Polarization: Planned and Spontaneous
One of the most interesting findings in modern social science involves group polarization -- the process by which like-minded people go to extremes. More technically, deliberating groups tend to end up in a more extreme position in line with their predeliberation tendencies. (A good discussion can be found in Roger Brown, Social Psychology: The Second Edition (1985); at the University of Chicago the phenomenon has been explored for both juries and three-judge panels.) It follows, for example, that after talking with one another, those who are excited about Judge Alito will be still more excited about him; those who are skeptical of him will be still more skeptical after internal discussions. (Of course this is a statistical regularity, not an unbroken rule.)
It is useful to distinguish between two different kinds of polarization: planned and spontaneous. Some people act as "polarization entrepreneurs": they attempt to create communities of like-minded people, and they are aware that these communities will not only harden positions but also move them to a more extreme point. Some of history's greatest heroes and villains operated as polarization entrepreneurs. Both liberation leaders and terrorists have created tight-knit communities of like-minded people.
Polarization is sometimes an excellent strategy. If the goal is to move people to a more radical position, and to entrench their positions, it's often a good idea to try to ensure that like-minded types are speaking mostly with, or least listening mostly to, one another. (Some student organizations are products of polarization entrepreneurs.) Authoritarian governments try to plan polarization, and sometimes they succeed; Orwell's 1984 and Animal Farm can be seen as case studies.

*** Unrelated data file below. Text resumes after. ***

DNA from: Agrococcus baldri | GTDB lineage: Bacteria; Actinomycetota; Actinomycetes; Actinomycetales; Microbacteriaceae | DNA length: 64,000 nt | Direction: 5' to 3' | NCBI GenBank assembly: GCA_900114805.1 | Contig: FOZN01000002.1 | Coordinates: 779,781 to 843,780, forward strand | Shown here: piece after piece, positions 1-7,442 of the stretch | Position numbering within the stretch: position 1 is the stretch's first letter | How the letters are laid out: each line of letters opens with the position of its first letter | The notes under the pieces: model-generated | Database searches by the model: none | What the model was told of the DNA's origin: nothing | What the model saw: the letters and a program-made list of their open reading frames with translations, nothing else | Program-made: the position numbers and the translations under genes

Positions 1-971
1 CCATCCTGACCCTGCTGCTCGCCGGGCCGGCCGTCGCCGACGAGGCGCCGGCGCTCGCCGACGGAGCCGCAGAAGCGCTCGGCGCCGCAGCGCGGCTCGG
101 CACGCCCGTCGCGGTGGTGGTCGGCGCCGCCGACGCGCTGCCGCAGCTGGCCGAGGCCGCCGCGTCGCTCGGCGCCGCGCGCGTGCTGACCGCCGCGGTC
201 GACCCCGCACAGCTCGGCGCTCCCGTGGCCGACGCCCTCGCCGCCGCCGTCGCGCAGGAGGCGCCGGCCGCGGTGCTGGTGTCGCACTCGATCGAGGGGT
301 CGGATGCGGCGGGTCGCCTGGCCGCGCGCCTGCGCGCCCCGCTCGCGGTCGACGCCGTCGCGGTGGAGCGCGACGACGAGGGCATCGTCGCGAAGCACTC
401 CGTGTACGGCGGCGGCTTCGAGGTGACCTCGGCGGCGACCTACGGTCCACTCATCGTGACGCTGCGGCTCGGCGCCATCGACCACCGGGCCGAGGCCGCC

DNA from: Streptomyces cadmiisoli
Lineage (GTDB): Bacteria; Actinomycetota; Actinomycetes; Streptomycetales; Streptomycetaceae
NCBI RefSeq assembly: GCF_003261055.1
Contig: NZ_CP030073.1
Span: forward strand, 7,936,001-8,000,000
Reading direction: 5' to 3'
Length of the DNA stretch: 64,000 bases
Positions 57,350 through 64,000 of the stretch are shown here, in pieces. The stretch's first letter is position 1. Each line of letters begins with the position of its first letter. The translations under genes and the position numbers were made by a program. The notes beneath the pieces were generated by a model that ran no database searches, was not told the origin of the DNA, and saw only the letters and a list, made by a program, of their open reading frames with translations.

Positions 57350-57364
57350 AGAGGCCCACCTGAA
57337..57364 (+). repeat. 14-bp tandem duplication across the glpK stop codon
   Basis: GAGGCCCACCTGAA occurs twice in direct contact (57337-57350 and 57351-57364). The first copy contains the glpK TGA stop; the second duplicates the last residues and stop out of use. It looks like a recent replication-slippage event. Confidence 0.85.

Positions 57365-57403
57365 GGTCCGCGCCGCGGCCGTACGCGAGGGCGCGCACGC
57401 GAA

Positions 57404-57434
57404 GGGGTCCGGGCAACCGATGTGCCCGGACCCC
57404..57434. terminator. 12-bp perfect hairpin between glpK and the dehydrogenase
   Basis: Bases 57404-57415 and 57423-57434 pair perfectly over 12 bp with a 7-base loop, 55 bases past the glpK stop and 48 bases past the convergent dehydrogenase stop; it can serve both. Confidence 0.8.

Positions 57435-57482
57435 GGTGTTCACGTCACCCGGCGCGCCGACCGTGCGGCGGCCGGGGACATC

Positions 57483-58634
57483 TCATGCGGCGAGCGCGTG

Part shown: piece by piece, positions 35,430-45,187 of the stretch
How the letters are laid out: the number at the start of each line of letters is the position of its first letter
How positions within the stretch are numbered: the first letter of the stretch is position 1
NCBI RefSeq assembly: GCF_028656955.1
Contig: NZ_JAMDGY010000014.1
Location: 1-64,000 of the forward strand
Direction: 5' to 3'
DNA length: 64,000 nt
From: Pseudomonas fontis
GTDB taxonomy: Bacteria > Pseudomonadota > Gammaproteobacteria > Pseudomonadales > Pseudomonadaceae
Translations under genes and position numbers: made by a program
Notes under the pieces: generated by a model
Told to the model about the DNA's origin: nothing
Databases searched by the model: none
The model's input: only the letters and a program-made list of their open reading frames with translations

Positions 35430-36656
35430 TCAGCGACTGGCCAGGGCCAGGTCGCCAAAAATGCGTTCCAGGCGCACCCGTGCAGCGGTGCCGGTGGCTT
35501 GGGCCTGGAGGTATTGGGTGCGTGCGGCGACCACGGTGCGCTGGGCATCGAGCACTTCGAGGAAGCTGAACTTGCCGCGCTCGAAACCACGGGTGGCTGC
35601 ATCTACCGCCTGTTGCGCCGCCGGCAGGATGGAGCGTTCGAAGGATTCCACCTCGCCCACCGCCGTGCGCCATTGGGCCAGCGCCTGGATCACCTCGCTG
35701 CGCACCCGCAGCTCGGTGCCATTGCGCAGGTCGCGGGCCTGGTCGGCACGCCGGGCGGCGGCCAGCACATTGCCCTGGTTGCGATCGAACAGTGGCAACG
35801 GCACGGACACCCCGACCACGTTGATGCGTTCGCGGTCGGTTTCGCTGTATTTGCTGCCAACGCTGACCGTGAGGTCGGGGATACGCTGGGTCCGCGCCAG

But sometimes -- and I think this is more interesting -- polarization arises spontaneously, through entirely voluntary choices, without the slightest kind of planning. Consider, for example, people's reading patterns, which suggest a kind of self-sorting into liberal and conservative networks. (See http://www.orgnet.com/divided.html) Or consider the blogosphere itself, where empirical evidence is starting to show a similar kind of spontaneous sorting and (in all likelihood) polarization.
Is this a problem? On the one hand, spontaneous polarization can lead people to more extreme positions, not because those positions are right, but simply because of limited information exchange and social dynamics. On the other hand, spontaneous polarization can increase what Heather Gerken has called "second-order diversity," in the form of a larger overall stock of social arguments and perspectives. Both of these effects are real, and in the abstract, it's hard to know which is more important.